Allen is certainly the man for the job. He’s one of—if not the—most dangerous pass rusher in the NFL.
Staley must contain him individually without relying on help from the tight ends. That’ll help facilitate a more diversified offense for the 49ers.
Most of that entails keeping Smith off the turf.
Vernon Davis vs. Erin Henderson, Chad Greenway, Harrison Smith
Jim Harbaugh and Greg Roman’s offense sure enjoys utilizing the tight end position.
Vernon Davis has benefited greatly from that offensive preference thus far in 2012.
VD is tied for the NFL lead with three receiving touchdowns. He has 116 yards receiving and a 14.5-average to boot.
Minnesota’s weak-side linebacker has regressed a bit this season in coverage. Erin Henderson has allowed a touchdown pass and 102.9 rating to opposing quarterbacks.
Chad Greenway, on the other hand, has two deflected passes and has not given up a touchdown. The same goes for rookie Harrison Smith, who’s been rather impressive at free safety.
Davis must utilize his otherworldly talent to exploit weaknesses at all levels of the Vikings defense.
49ers Running Backs vs. Vikings Front 7
The Vikings defense has been formidable against the run so far this season.
It held Maurice Jones-Drew—the NFL’s leading rusher in 2011—in check and without a rushing touchdown. The Colts running backs could not reach the 100-yard plateau against this unit in Week 2, either.
Frank Gore and company will have their most challenging test against the Vikings on Sunday.
The Packers and Lions rushing defense do not possess the same capabilities of Minnesota’s front seven. Brian Robison, Kevin Williams, Chad Greenway and the rest of this front seven perform exceptionally in this defensive assignment.
Then again, MJD was rusty after his holdout and the Colts Donald Brown hasn’t been up to snuff so far this season. The 49ers collection of backs is another matter entirely.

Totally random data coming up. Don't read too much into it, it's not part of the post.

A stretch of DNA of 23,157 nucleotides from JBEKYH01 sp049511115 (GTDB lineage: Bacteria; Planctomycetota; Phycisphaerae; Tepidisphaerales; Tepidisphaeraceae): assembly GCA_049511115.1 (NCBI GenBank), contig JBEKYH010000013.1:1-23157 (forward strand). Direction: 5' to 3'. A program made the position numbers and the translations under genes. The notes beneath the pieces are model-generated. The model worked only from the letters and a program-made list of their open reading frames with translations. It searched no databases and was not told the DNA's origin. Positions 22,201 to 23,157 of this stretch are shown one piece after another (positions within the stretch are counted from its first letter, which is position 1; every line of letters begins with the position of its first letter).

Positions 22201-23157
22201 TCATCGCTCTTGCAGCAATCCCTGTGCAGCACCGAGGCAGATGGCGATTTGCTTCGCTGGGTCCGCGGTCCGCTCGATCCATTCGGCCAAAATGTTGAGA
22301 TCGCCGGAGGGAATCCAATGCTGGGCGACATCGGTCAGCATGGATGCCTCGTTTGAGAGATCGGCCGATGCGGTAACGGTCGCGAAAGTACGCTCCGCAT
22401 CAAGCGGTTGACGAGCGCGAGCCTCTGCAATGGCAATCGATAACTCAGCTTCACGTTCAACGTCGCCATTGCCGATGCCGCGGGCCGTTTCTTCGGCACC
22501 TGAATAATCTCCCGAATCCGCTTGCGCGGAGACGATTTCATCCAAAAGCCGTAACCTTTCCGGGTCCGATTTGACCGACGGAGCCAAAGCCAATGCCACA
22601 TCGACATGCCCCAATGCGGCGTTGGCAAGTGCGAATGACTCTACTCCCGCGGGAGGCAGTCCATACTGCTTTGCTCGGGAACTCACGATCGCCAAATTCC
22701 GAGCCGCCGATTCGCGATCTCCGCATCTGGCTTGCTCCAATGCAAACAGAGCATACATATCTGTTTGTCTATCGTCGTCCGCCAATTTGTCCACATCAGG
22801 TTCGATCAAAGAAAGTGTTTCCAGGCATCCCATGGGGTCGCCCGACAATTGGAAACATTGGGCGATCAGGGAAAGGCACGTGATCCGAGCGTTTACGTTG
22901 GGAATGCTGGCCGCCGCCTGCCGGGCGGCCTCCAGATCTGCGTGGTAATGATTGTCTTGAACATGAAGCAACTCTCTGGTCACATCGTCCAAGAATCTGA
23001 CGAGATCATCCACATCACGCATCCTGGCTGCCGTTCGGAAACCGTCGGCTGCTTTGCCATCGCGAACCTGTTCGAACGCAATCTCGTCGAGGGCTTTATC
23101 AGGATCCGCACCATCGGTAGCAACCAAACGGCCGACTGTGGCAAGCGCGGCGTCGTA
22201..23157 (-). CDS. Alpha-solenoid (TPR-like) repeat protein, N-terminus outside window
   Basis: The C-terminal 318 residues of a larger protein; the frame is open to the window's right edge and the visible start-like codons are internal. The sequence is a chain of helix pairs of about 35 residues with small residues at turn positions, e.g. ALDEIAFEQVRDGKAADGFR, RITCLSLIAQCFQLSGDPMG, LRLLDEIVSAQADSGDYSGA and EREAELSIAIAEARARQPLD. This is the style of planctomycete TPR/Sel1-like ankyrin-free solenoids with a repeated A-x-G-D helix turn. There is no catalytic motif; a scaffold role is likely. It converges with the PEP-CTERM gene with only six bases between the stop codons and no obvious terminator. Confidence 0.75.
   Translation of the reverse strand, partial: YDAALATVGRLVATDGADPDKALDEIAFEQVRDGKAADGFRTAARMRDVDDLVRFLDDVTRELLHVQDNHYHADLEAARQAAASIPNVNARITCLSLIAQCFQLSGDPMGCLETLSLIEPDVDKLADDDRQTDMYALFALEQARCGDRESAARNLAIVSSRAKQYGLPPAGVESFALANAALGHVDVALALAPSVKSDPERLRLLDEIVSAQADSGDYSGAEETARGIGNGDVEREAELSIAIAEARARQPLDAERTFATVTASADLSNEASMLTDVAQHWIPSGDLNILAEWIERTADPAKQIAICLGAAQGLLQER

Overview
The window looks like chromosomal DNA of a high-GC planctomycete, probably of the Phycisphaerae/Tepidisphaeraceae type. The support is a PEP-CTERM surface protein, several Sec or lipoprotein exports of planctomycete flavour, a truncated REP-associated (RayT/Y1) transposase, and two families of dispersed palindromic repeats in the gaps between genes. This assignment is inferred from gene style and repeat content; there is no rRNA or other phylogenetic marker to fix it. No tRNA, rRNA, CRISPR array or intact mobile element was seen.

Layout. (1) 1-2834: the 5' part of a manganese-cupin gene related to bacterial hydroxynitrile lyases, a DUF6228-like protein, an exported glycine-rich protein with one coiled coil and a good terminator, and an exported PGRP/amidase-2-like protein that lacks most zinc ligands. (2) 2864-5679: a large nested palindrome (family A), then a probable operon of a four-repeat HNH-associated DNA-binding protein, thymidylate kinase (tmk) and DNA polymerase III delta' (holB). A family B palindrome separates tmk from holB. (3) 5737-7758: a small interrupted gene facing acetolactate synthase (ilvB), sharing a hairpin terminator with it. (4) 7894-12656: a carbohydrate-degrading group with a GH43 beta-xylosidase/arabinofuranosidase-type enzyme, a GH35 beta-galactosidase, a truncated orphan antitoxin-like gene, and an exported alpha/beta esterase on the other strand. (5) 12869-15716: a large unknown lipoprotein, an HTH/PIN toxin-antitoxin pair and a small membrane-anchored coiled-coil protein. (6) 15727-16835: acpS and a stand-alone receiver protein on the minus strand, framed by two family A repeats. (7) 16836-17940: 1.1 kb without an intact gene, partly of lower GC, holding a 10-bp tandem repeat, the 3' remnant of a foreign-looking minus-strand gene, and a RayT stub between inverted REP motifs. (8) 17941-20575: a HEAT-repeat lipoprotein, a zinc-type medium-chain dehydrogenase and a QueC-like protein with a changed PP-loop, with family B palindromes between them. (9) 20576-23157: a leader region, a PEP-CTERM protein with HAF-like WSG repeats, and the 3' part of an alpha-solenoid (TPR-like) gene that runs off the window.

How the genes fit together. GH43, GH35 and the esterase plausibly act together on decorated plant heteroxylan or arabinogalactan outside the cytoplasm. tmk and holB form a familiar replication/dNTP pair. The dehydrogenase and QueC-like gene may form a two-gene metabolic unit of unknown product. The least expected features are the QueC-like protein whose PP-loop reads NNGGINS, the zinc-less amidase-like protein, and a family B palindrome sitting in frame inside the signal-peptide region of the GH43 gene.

Gore has defied his age with 200-plus yards and two touchdowns, while Kendall Hunter has been a great No. 2 man in his limited touches in the early goings. San Francisco also has a home-run threat in LaMichael James and the bruising Brandon Jacobs in its back pocket.
It’s conceivable that the Vikings will hold the 49ers to fewer than 100 yards rushing. But what’s conceivable in theory doesn’t always align with reality.
This will be one of the more intriguing matchups between the 49ers and Vikings on Sunday.
Randy Moss vs. Vikings Secondary
Last, but certainly not least, we have the most intriguing matchup of the day. It's between Randy Moss and the Vikings secondary.
Moss will line up against the team that provided him with his first opportunity in the NFL. It is the team with which he produced NFL-leading statistics, and also the team that harbored the shell of Randy Moss in 2010.
Moss has made a successful comeback thus far when so many were incredulous of his viability as an NFL player after a year away from the game. Even while totaling just 61 yards and a touchdown through two games, Moss has facilitated the success of the 49ers offense with his mere presence.
He has continually drawn multiple defenders even when not targeted, and has contributed in blocking assignments. This has opened up lanes underneath for both 49ers running backs and receivers.
Vernon Davis in particular has greatly benefited. He already has three touchdowns on the young season due in part to Moss veering the attention of the secondary away from him.
Moss will have boundless motivation against his former team to perform in a similar capacity come Sunday.
Antoine Winfield, Chris Cook and the rest of Minnesota’s secondary had better be wary.